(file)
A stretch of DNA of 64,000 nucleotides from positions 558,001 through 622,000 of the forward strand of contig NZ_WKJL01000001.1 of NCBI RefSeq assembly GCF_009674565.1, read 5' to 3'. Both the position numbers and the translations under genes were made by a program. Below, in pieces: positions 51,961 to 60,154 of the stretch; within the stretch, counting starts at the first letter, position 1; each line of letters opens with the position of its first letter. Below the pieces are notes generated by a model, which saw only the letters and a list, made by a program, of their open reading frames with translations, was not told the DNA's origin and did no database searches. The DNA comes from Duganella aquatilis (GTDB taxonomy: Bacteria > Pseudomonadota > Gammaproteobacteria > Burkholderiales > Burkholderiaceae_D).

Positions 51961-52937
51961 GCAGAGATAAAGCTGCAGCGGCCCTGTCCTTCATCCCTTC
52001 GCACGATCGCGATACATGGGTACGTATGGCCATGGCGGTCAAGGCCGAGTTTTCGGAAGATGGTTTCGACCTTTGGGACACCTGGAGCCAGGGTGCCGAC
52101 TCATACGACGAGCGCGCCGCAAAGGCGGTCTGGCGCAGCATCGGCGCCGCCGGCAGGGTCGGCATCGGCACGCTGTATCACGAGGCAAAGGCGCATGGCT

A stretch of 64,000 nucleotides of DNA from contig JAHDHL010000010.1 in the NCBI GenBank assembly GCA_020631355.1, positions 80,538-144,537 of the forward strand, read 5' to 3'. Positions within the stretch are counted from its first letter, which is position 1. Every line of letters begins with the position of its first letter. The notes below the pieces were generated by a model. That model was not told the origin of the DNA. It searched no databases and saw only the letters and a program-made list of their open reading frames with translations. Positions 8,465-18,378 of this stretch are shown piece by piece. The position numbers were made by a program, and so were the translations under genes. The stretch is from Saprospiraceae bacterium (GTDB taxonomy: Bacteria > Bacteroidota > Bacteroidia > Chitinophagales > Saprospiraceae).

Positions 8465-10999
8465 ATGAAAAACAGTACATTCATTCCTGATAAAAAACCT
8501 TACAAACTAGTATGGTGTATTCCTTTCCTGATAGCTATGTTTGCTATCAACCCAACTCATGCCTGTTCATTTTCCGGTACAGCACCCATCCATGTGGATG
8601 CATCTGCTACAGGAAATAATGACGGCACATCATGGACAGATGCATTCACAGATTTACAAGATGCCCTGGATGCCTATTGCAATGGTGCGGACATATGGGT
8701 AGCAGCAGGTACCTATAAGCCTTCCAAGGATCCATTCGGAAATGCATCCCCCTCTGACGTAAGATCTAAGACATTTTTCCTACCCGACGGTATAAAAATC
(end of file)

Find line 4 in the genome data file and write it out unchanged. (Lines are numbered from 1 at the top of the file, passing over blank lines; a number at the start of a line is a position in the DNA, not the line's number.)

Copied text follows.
52001 GCACGATCGCGATACATGGGTACGTATGGCCATGGCGGTCAAGGCCGAGTTTTCGGAAGATGGTTTCGACCTTTGGGACACCTGGAGCCAGGGTGCCGAC